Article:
Will ME/CFS sufferers finally get the care they deserve due to Long Covid research and investment?
When Dr David Strain from the University of Exeter Medical School appeared in an interview on the BBC News channel on 18th February 2021, I just stared at the TV screen in disbelief. I felt like crying or screaming, but I didn’t have the energy.
How is Long Covid chronic fatigue different to the chronic fatigue experienced by those with a diagnosis of ME/CFS, or Fibromyalgia? This was one of the questions put to Dr Strain by Reeta Chakrabarti. His response was that the treatment is different, and that other chronic fatigue syndromes were treated by encouraging patients to do more each day, whereas with Long Covid patients are encouraged to rest and recharge their batteries before they overdo things.
But the treatment is not different. On the contrary, in fact. A combination of resting, pacing and grading activities is something I have been advised to do by pain management and chronic fatigue specialists over a period of about 12 years now. The battery analogy Dr Strain describes is exactly the same concept explained to myself and other ME/CFS sufferers at the pain management clinic.
Now, don’t get me wrong. I have great respect for Dr Strain, who has been researching ME/CFS for several years. I just couldn’t understand this particular statement as it just does not tally with my own experience of dealing with the condition.
Even today, ME/CFS often isn’t taken seriously by medical professionals; certainly, it has lacked all the investment and media attention that seems to be surfacing in reaction to Long Covid.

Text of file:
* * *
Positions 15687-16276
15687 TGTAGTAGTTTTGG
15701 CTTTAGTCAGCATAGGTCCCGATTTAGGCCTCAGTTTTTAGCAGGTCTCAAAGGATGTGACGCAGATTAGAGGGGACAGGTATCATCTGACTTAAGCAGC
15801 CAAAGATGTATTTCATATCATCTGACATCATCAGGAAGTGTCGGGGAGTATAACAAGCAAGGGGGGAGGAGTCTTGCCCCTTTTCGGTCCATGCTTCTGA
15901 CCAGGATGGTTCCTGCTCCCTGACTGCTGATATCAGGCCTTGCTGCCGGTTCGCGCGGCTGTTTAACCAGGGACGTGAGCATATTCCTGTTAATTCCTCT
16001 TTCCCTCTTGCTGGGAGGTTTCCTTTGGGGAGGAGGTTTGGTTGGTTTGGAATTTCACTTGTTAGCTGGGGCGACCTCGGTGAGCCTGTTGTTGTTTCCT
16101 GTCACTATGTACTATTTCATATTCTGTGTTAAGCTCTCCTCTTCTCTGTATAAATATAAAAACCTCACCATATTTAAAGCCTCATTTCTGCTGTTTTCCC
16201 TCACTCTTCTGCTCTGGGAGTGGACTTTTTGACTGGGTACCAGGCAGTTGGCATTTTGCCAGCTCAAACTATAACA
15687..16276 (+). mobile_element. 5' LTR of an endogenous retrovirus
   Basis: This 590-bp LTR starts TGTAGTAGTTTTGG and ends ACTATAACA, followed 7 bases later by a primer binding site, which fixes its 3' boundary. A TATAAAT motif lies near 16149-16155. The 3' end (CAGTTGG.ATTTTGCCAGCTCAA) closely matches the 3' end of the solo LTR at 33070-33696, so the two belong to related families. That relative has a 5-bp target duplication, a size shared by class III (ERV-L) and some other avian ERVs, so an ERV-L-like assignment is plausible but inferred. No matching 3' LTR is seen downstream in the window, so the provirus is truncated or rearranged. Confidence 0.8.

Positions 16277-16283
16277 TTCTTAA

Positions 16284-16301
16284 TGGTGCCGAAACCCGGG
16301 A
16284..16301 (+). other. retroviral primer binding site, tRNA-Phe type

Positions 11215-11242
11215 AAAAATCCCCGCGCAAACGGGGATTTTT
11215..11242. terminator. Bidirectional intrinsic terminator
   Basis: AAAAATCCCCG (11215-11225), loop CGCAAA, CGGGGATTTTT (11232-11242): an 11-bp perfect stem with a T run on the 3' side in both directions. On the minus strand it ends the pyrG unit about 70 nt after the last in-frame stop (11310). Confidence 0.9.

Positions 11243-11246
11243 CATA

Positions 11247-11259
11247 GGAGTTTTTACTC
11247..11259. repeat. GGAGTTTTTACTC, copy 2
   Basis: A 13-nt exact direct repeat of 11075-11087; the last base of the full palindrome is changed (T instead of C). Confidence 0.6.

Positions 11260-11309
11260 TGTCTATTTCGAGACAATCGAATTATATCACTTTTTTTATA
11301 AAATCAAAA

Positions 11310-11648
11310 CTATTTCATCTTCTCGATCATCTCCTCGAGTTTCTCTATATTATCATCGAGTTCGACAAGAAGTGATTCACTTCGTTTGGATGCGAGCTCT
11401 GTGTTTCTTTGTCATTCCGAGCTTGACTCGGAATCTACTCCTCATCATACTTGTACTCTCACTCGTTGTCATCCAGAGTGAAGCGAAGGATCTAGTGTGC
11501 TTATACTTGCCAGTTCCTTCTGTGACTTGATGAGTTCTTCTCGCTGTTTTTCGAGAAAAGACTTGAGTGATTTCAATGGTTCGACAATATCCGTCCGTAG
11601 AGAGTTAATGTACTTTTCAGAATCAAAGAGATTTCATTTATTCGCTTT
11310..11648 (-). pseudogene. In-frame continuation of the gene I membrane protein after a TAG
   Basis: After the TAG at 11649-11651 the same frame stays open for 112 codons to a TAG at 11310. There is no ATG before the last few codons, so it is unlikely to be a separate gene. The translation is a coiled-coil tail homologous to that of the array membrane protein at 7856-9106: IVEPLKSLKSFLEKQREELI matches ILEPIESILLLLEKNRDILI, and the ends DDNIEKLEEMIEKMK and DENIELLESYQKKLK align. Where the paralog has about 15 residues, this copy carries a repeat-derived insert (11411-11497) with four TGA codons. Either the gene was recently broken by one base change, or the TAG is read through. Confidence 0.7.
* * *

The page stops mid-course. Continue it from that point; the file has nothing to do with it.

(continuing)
But should it matter which virus causes the post-viral fatigue? Surely, what matters is that the end result is practically the same. Loss of jobs, social life, relationships, self-esteem, hopes and dreams for the future, etc, etc. Just like ME/CFS, Long Covid affects many more women than men. Coincidence perhaps? Perhaps not.
I have never heard medical figures speak in such strong terms about supporting people through similar conditions before. Rather, if you are unfortunate enough to suffer with one of the pre-existing chronic fatigue conditions, you are either disbelieved, or doctors shrug and say there is nothing they can do.
Because of the lack of validation by doctors and successive governments, sufferers’ families and friends even start to doubt them, thinking perhaps that it is all in their heads. This doesn’t exactly help the already-fragile psychological state many people find themselves in as a result of these illnesses.
I sincerely hope that the investment the UK government is making into research about the chronic fatigue caused by Long Covid is used wisely. And I really, really hope that this research bears fruit, not just for those suffering with Long Covid, but for all of us suffering with similar post-viral conditions.